GREENVILLE - This is a news release from East Carolina University:
For the first time in program history the East Carolina women's basketball team has reached the postseason in back-to-back years after accepting an invitation to compete in the Women's National Invitation Tournament. The announcement was made Monday night by the WNIT.
East Carolina earned an at-large bid and will travel to Washington, D.C., to take on George Washington in the first round of the WNIT on Wednesday, March 19. Tip-off time is yet to be determined.
The Pirates have seen action in the WNIT in 2010 and 2013, compiling a record of 1-2. In their first-ever appearance, East Carolina defeated Drexel, 78-76, in overtime in the first round before falling to Maryland, 87-52. Last season, ECU dropped an 88-77 overtime contest to Western Kentucky in the first round.
The field of 64 includes 32 teams that earned an automatic berth and 32 teams that were chosen at-large. The WNIT opens with first round games Wednesday, March 19 – Friday, March 21. The event culminates Saturday, April 5 with the championship game which will be broadcast live on CBS Sports Network. All games are hosted by participating schools.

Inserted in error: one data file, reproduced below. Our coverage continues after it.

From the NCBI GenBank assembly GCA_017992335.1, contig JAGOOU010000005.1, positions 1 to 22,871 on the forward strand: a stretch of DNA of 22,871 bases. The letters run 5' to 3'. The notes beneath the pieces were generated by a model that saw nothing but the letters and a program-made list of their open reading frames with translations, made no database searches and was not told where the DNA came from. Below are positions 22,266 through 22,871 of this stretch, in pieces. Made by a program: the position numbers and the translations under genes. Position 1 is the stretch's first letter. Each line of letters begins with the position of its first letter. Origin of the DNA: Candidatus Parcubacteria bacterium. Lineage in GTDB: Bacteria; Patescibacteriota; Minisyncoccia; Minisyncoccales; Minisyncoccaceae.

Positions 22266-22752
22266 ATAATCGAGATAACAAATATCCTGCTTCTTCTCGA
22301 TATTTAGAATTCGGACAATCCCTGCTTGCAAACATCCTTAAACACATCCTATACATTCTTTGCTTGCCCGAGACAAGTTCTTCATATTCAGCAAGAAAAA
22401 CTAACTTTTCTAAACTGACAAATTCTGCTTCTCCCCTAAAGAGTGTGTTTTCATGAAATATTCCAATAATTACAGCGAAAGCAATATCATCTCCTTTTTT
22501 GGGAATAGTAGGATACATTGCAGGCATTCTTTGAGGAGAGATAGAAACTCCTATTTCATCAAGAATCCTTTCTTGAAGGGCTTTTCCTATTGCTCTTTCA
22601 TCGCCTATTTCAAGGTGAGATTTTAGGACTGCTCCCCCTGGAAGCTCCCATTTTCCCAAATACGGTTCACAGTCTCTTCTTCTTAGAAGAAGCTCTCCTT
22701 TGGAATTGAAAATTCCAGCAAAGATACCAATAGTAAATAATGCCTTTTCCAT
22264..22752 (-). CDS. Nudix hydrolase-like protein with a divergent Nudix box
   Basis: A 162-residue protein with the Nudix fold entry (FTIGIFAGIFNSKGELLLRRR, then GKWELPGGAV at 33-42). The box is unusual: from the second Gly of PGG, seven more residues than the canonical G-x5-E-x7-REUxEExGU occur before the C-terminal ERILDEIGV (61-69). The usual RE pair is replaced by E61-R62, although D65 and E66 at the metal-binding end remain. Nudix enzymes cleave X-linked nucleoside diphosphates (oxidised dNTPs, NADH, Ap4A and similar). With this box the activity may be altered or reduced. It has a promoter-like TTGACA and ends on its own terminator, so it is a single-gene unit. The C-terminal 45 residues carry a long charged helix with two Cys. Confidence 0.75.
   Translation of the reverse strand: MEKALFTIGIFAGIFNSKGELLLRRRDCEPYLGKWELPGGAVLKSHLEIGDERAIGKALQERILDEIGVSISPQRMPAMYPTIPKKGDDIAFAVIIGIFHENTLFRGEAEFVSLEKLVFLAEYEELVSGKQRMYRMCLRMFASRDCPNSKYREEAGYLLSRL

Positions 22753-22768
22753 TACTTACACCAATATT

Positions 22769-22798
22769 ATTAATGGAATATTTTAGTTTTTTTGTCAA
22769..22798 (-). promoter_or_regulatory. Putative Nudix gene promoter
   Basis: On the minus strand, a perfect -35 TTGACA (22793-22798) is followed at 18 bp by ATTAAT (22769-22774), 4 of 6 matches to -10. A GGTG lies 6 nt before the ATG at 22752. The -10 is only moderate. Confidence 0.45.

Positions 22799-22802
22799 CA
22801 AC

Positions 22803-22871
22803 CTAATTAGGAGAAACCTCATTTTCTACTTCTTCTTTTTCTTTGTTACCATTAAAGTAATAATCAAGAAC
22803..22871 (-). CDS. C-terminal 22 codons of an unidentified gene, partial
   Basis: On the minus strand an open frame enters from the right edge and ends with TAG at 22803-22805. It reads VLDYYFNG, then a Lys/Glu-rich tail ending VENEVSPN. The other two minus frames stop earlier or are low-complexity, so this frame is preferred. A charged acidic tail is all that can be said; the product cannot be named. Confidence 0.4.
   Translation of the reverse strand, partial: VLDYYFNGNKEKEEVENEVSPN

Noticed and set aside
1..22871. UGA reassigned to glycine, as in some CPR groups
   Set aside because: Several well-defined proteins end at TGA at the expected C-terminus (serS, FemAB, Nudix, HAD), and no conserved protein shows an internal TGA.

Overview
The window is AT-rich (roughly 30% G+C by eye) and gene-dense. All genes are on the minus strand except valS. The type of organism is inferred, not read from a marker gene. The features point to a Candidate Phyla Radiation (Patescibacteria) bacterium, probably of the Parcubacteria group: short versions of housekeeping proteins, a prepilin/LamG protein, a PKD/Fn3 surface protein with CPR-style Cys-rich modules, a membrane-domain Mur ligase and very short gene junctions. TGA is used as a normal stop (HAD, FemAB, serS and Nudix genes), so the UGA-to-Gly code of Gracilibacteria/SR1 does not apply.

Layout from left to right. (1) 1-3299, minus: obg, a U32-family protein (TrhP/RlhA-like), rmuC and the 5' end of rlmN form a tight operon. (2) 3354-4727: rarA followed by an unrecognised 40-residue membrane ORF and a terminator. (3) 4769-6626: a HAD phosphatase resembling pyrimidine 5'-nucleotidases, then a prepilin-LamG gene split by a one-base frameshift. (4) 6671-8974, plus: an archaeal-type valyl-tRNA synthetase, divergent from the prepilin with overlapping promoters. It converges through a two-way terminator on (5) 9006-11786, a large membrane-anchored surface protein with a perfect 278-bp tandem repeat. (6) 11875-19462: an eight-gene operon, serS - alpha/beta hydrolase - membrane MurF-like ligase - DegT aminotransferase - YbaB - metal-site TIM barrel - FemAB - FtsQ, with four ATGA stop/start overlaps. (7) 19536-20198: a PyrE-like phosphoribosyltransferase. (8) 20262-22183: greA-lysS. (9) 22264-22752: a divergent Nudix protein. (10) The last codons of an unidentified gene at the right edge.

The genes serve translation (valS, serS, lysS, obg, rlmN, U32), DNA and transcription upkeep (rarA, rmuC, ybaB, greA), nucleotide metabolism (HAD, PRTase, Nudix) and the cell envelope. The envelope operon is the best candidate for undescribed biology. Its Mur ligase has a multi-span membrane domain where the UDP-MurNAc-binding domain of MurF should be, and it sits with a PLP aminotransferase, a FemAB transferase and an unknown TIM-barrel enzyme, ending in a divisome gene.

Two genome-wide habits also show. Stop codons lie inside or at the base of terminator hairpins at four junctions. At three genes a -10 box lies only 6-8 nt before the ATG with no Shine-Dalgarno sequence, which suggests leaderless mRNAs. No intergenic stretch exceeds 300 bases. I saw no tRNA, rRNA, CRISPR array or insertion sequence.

The Pirates concluded the regular season with a 22-8 overall record and finished Conference USA action with a 10-6 mark. East Carolina tallied back-to-back 20-win seasons for the first time since 1986 and is just two victories away from tying the program's all-time wins record.
George Washington will make its first postseason appearance since 2009 after finishing the season with a 21-10 overall record. The Colonials capped off the year in a tie for second place in the Atlantic 10 standings with an 11-5 league record.
East Carolina and George Washington will meet for the fourth time in program history and the Colonials lead the all-time series 2-1. The last time the two teams met was in 2005, when George Washington rolled over the Pirates, 67-34, in Washington, D.C. ECU's only win over the Colonials came on November 20, 1983, when they defeated George Washington, 64-57, in Greenville.